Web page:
What Does Your Company’s Management System Look Like?

I just completed reading The Toyota Way by Jeffrey Liker.  It’s been out for over three years but I just got around to it. A terrific read for managers and business leaders. Really good stuff. The book talks about 14 principles of the Toyota Production Systems (TPS).  There are many gems that I think could be of use in all aspects of business leaders building their overall system of management for their company. 

Here is a brief summary of the 14 TPS management principles:

  1. Base your management decisions on a long-term philosophy, even at the expense of short-term financial goals.
  2. Create a continuous process flow to bring problems to the surface.
  3. Use “pull” systems to avoid overproduction.
  4. Level out the workload (heijunka). (Work like the tortoise, not the hare.)
  5. Build a culture of stopping to fix problems, to get quality right the first time.
  6. Standardized tasks and processes are the foundation for continuous improvement and employee empowerment.
  7. Use visual control so no problems are hidden.
  8. Use only reliable, thoroughly tested technology that serves your people and processes.
  9. Grow leaders who thoroughly understand the work, live the philosophy, and teach it to others.
  10. Develop exceptional people and teams who follow your company’s philosophy.
  11. Respect your extended network of partners and suppliers by challenging them and helping them improve.
  12. Go and see for yourself to thoroughly understand the situation (genchi genbutsu).
  13. Make decisions slowly by consensus, thoroughly considering all options; implement decisions rapidly (nemawashi).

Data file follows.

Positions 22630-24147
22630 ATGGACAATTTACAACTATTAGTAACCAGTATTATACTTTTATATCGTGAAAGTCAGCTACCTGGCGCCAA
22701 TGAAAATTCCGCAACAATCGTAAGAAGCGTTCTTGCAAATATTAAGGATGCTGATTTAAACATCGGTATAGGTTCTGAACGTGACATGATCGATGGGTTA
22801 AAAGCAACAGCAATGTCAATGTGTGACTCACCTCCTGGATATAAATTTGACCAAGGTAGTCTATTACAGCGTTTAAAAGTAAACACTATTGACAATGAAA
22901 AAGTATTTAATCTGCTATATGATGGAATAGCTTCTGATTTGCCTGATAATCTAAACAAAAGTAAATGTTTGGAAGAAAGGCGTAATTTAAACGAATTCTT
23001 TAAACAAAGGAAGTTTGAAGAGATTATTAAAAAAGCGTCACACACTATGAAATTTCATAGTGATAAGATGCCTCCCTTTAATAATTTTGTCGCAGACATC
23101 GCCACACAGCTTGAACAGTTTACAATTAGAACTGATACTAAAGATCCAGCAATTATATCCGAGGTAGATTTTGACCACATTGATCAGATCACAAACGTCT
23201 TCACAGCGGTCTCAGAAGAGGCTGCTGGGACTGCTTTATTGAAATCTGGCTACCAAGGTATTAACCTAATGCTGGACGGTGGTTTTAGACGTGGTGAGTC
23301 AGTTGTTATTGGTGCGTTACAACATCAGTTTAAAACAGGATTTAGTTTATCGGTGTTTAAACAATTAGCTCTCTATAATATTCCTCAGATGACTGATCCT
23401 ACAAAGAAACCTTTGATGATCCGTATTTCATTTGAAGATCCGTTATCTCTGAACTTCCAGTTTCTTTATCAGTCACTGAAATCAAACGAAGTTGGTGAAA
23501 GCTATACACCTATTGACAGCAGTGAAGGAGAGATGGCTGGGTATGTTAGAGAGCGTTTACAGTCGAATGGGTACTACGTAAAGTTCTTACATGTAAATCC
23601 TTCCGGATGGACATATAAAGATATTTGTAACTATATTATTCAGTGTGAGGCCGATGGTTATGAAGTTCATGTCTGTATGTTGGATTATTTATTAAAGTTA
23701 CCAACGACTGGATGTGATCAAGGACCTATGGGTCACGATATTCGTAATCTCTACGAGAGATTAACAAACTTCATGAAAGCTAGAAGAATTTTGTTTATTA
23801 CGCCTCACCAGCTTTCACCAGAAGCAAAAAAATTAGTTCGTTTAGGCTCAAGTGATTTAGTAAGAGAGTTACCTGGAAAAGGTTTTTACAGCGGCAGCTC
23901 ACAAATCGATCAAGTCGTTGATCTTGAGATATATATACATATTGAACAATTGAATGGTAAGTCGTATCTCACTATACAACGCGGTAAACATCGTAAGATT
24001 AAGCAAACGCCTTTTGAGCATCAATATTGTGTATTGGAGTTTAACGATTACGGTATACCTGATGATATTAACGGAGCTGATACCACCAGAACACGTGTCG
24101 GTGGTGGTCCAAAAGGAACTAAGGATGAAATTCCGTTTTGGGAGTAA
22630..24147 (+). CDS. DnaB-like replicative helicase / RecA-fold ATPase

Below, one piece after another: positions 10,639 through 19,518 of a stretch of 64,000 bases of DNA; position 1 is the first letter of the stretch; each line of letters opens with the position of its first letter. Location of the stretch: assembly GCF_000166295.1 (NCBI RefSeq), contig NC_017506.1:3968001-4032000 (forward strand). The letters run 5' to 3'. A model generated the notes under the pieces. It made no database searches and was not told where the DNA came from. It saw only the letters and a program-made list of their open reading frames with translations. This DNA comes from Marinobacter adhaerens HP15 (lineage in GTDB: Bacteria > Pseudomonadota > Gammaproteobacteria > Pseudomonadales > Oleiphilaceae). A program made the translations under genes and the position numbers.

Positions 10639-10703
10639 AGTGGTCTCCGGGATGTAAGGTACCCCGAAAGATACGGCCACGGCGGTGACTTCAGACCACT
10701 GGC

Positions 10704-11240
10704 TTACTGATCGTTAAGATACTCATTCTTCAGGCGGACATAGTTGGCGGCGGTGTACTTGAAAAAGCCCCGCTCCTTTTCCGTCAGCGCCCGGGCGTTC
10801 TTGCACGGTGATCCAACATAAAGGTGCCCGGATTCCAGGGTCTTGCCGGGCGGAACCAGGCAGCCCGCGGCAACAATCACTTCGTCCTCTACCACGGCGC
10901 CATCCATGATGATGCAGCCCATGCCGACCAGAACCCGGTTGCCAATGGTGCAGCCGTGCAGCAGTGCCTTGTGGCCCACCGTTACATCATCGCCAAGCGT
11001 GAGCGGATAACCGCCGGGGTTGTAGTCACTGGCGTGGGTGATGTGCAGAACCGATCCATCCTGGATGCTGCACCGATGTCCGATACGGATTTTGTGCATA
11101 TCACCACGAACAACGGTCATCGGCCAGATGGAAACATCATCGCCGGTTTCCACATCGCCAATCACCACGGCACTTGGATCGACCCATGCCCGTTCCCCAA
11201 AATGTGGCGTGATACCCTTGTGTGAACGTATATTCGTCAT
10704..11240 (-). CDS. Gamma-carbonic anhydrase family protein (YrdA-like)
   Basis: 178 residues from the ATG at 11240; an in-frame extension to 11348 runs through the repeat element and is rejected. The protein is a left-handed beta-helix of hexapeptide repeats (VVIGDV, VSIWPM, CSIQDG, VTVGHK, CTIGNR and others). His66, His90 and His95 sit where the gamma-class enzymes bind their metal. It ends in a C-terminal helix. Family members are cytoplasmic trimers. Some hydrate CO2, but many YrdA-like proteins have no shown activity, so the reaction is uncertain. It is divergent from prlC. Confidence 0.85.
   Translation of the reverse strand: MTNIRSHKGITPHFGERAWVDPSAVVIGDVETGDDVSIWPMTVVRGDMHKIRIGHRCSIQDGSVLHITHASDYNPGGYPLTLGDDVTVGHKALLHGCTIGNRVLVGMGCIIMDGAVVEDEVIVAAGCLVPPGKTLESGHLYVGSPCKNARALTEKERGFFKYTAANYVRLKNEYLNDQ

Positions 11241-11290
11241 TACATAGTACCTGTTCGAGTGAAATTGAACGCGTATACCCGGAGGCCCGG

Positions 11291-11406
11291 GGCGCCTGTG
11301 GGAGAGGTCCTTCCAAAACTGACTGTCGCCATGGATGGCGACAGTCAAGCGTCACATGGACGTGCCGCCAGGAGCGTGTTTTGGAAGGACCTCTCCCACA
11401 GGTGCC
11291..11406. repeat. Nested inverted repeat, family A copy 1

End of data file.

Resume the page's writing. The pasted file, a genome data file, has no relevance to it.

14. Become a learning organization through relentless reflection (hansei) and continuous improvement (kaizen).

We can not simply say that TPS can be used as it is (or even with minor variations) in every organization.  We need to evaluate and learn the logic/concept behind these 14 principles and see how they may be relevant to an organization.   Many organizations claim to have similar principles in place, but how well are they implemented, or do they primarily exist on a piece of paper? What is behind these 14 principles and how Toyota does it? How does Toyota make sure that these principles become part of the work life?

Toyota did not develop TPS overnight or copy it from somewhere else.  Toyota learned a lot from Ford and North American car manufacturing over a long period of time and incorporated their own Toyota philosophy in TPS. The book is a profitable read to understand how the whole process came together.

I was reminded of two things as I read the book. First, how difficult it is for a growing company to take the time to focus on the specific elements of their overall company management system. It doesn’t happen in most mid-market companies (under $1 billion revenue) that I see. But, the really hard part? After developing an overall corporate management system, not only staying the course, but continually improving all of the processes. Now you are talking about world class leadership. And that’s what Toyota did – in spades. Yes, there are lessons here for all business leaders, particularly at a time when the economy is creating some very serious challenges. Suggestion — review the 14 principles and see where you possibly can tweak your company’s overall management system. We need to be as lean and mean as possible. This may help. Good hunting.

Hal Johnson has been CEO of eight companies and has authored three books on business performance. He is Chairman/Co-founder of LeadershipOne, a business transition consulting firm.

He may be reached at (916) 391-3042 or at [email protected].